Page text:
Mightier than the Sword

Among the many challenging courses that I have taken at Denison, one which stands out was a seminar on “Iraq Post-2003” which was meant to be an overview of the events which transpired in the wake of 9/11 pertaining to relations between the US and Iraq, culminating in the invasion and the horrendous aftermath.  To this day, the content that I am still able to recall from the course, the readings that are still somewhat clear-ish in my mind, were from the book Baghdad Burning written by Riverbend. I have chosen to write about it here in the context of blogging as public address because (drumroll please) Baghdad Burning was originally written as a blog and was so successful and well-read that it was published as two books -volumes I and II.

This blog, which is online to this day (was last updated in October of 2007) is a shining example of blogging as public address.  It is authored by a woman who was 24 years old at the time of the attacks and worked in IT.  As her country, city, and life crumbled around her in the wake of the American invasion, she found a way to vent her emotions by blogging under the alias “Riverbend”.  Though she admits that she did not know at first who would ever read her blog or what direction it might take, she managed to make a rhetorical situation out of a war.

What dominates the blog is a first-hand account of life in Baghdad from a true Baghdadi individual.  She describes the horrifying changes to daily life, how she lost her job because it was no longer safe for women to leave home unattended by a man, how terrified civilians were not only of “insurgents” but of the American soldiers who, unable to tell friend from foe, would often terrorize civilians even in their homes.  At first, there were doubts voiced by her readers that she was even Iraqi at all -her English is, after all, quite perfect, and most Americans wouldn’t expect this kind of account from an Iraqi woman.

Soon enough, however, the blog became a window by which American readers could observe the happenings in Baghdad depicted not by journalists or politicians but by a civilian.  The rhetorical situation became the cultural misunderstanding which was rampant between Iraqis and Americans.  She explained what life was like in Baghdad before the war and what had changed, often praising the spirit of the American efforts while deriding certain methods.   She offered explanation for Iraqi actions and opinions, providing enough cultural context that her readers could understand the significance of certain events.  For example, when American forces cut down the trees which lined the median of the road leading from the city to the major airport for “security reasons”, she explained the outrage by detailing the significance of those trees to national and religious history.  When most of America read or heard that a university’s library had been demolished among half-a-dozen other buildings, those who read Riverbend’s blog were aware of the thousands of ancient relics that had been in that library as well as the position that the University had held as a point of pride in the community of Baghdad.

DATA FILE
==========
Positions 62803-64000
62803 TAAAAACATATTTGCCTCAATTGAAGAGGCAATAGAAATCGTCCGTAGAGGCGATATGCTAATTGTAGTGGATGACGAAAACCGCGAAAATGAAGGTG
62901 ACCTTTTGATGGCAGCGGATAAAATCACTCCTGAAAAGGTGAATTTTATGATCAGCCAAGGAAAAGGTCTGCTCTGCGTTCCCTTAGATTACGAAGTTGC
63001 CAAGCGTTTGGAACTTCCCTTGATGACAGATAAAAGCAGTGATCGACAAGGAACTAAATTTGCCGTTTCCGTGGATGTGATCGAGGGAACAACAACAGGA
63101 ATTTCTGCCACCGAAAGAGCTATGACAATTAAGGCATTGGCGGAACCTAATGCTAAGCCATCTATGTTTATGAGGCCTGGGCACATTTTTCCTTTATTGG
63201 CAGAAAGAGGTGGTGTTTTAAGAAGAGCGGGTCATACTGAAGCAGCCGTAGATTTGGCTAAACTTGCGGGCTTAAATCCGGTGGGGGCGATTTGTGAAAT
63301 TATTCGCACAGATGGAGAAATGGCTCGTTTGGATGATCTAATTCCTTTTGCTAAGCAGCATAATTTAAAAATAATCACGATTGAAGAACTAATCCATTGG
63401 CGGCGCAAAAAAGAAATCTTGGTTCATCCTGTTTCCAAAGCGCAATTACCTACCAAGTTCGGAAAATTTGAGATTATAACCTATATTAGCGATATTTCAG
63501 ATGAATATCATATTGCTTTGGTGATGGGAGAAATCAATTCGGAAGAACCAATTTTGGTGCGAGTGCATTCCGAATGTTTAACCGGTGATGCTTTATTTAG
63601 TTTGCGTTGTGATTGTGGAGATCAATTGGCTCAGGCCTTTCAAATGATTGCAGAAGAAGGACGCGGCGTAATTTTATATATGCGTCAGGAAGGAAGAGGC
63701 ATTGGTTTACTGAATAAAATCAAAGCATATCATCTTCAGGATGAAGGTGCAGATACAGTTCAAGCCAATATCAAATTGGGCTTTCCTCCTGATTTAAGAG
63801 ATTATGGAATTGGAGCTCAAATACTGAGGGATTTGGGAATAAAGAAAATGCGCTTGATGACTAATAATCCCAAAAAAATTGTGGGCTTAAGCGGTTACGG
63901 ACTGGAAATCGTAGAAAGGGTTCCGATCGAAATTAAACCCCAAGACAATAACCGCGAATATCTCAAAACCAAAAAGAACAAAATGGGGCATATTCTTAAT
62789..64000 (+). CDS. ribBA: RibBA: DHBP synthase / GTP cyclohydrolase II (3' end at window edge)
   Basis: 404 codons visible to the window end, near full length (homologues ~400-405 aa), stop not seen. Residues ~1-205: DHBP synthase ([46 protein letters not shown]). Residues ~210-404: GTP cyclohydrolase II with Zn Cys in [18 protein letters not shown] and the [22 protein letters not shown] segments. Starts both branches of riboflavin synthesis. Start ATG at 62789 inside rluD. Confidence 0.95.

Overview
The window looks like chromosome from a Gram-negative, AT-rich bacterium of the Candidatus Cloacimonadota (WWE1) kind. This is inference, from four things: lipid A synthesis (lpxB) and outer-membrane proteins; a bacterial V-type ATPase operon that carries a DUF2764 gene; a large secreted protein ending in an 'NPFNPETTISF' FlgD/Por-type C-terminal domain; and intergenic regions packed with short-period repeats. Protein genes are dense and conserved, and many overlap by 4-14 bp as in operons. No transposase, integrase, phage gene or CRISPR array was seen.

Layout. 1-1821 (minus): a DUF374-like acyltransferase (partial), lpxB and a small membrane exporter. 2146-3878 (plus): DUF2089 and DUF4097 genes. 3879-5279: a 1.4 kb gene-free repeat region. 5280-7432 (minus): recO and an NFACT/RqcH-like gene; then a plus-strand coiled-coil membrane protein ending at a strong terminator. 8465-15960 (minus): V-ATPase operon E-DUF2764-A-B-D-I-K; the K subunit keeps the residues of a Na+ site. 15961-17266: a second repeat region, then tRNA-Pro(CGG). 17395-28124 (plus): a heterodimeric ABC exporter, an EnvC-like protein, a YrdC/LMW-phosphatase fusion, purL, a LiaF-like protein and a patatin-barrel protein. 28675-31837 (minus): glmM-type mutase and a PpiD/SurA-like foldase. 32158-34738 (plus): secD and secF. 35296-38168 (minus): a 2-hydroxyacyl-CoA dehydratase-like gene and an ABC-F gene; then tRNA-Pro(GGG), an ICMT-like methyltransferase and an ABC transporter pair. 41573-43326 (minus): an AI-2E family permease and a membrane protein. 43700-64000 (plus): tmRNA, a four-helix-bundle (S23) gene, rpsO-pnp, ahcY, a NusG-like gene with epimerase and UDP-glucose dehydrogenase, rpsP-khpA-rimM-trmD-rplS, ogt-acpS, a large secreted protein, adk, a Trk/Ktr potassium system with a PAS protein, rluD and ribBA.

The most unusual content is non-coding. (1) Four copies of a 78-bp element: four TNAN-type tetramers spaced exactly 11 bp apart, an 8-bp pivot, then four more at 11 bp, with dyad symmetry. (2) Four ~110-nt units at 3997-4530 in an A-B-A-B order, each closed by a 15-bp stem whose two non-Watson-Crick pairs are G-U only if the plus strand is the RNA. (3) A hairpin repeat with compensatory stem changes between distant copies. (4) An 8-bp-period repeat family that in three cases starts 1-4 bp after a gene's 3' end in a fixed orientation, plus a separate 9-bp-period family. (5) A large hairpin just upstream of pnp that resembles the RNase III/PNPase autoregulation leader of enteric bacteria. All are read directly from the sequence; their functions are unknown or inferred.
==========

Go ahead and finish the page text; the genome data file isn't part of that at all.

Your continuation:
All things considered, I consider this blog to be the ultimate example of using blogging as a vehicle for public address.  Using only words, Riverbend was able to draw out the more sensitive aspects of a war being fought in bullets and bombs.  Rather than perpetuating violence, she created understanding, thereby definitively demonstrating that the pen is and will always be mightier than the sword.

Julia M.

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